I bought one in Europe earlier this year and have used it for several subsequent trips. I just keep it with other travel-specific stuff (extra euros, tiny umbrella, etc.) and throw it in when I'm going to Europe.
Therese is offline  
Aug 6th, 2007, 07:58 AM
  #12  
 
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vboltin,

Many years ago I bought a Braun butane curling iron. It requires no electricity, and runs on butane cartridges that are inserted into the handle. I love this thing since I don't have to worry about what country I'm in or carry anything extra.

If I'm going on a long trip (more than a week) I pack an extra cartridge just in case. They are about the size of a lighter, so easy to pack. I've never had to use the extra cartridge, but I like the security of knowing it's there.

The curling iron heats up very quickly, and this has been a really great solution for me.

Happy travels!

LisaG
LisaG is offline  
Aug 6th, 2007, 10:41 AM
  #13  
 
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I have a Conair dual voltage that works fine in European countries.
takemealong is offline  
Aug 6th, 2007, 11:26 AM
  #14  
 
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I once bought a curling iron in Italy and it was so impotent it just got lukewarm (and it was too thin).

I suggest buying one before you leave, good suggestions on brands on this thread.
SeaUrchin is offline  
Aug 6th, 2007, 12:08 PM
  #15  
 
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I use the Revlon dual-voltage. There are different barrel sizes 1", 1 1/2" and have also used the Butane.

Both work great. Can find at Target in black/red package for around $14.99. You have to look on the back of the package to see that it says dual-voltage. There is no BIG "dual-voltage" on the front of package.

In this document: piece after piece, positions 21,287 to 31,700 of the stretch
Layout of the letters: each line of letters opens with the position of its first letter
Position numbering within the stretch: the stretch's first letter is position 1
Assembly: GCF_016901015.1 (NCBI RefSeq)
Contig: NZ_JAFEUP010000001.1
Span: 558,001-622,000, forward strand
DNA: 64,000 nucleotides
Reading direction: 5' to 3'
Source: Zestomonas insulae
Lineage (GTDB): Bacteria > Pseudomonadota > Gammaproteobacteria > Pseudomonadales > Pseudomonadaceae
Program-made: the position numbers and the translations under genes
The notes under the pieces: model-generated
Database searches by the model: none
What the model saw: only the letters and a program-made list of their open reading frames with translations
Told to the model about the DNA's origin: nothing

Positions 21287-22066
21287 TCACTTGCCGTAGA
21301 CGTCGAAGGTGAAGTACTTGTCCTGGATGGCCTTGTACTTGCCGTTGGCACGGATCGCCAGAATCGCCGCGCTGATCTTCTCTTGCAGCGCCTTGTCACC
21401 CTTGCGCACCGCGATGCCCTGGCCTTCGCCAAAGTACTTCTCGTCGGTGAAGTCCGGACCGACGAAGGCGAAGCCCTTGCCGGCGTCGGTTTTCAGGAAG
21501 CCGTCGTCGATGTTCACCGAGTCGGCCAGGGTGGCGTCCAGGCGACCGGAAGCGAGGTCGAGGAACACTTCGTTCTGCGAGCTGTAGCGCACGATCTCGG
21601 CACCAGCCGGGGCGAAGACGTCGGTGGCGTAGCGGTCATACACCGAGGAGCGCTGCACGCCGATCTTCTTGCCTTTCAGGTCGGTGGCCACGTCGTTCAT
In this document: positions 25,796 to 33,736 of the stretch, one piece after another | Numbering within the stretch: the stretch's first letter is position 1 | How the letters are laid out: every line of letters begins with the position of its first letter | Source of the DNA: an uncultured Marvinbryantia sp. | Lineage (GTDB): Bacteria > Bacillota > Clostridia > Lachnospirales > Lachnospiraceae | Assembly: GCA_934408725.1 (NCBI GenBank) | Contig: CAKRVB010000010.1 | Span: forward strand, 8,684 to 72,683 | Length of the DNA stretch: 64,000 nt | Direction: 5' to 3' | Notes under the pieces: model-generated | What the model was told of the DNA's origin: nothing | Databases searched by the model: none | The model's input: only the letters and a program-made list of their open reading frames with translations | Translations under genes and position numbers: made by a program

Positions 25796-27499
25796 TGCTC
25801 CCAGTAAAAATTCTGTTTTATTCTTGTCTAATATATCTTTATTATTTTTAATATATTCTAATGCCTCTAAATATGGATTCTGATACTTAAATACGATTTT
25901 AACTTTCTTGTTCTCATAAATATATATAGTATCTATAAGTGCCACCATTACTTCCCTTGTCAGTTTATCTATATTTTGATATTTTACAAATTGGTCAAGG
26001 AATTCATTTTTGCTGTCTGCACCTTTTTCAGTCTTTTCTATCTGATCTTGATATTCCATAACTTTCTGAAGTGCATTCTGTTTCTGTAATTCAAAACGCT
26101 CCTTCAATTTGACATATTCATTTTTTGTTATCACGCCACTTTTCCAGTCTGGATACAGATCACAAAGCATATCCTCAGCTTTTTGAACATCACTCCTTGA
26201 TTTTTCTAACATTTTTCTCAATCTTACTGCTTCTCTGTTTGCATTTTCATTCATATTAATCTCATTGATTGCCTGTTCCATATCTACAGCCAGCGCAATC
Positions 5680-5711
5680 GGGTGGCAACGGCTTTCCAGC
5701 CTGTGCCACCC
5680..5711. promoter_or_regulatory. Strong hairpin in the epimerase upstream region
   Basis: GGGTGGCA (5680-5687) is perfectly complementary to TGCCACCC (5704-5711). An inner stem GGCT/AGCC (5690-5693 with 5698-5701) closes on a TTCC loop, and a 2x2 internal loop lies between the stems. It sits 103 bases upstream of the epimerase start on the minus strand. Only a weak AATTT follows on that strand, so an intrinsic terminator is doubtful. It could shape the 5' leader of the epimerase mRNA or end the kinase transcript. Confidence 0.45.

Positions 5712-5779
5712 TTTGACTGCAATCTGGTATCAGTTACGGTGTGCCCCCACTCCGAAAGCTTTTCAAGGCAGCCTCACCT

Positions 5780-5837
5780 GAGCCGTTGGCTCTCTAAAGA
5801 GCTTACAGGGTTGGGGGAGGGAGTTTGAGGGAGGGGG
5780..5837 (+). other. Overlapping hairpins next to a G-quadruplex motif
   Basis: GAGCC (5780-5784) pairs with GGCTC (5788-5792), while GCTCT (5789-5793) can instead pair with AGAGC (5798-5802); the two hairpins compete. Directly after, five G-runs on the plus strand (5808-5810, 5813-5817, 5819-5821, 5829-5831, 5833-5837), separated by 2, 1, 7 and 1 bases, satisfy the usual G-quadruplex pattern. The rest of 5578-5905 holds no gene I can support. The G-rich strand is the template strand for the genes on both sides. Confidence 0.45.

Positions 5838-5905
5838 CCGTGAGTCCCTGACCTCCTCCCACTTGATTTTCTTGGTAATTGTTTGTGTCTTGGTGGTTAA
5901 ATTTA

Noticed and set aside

eurogals is offline  
Aug 6th, 2007, 12:44 PM
  #16  
 
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I too suffer from fine, limp hair and I frighten small children when I don't curl it. I bought a generic one for about $10 in Germany, and it has worked just fine all over Europe.
Pegontheroad is offline  
Aug 6th, 2007, 01:27 PM
  #17  
 
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Butane curling irons are a no no in airline travel as they are considered hazardous material! Just buy the curling iron overseas-it is soooo much easier with the heat situation. I use one that I bought at Monoprix in Paris many years ago for 12 euros and it works great. I also travel with the Remington travel roller set that is dual voltage that was about $19 at Target-just have an adaptor plug for it.
dutyfree is offline  
Aug 6th, 2007, 01:59 PM
  #18  
 
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Here's another recommendation for Conair. I use the same one at home as for traveling. All you need is plug adapter.

I used to travel with a Butane model, but the barrel is not long enough. Last I heard, it's okay to bring on the plane with only one cartridge.
djkbooks is offline  
Aug 6th, 2007, 02:07 PM
  #19  
 
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I found a Scusi flat iron with dual voltage that works -- the other one I had never got more than lukewarm. I would like to buy one in Italy, if I can figure out where to buy one in Venice.
annw is offline  
Aug 6th, 2007, 04:18 PM
  #20  
emt
 
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I second the suggestions to purchase one when you get there. You'll find them in any drug/grocery store - and they're generally cheaper that a dual voltage model purchased in US. I recently paid $29 for one from a travel website (can't remember which) and it barely got warm in the UK. Worthless. Ended up buying a cheap UK model at Boots Pharmacy.
emt is offline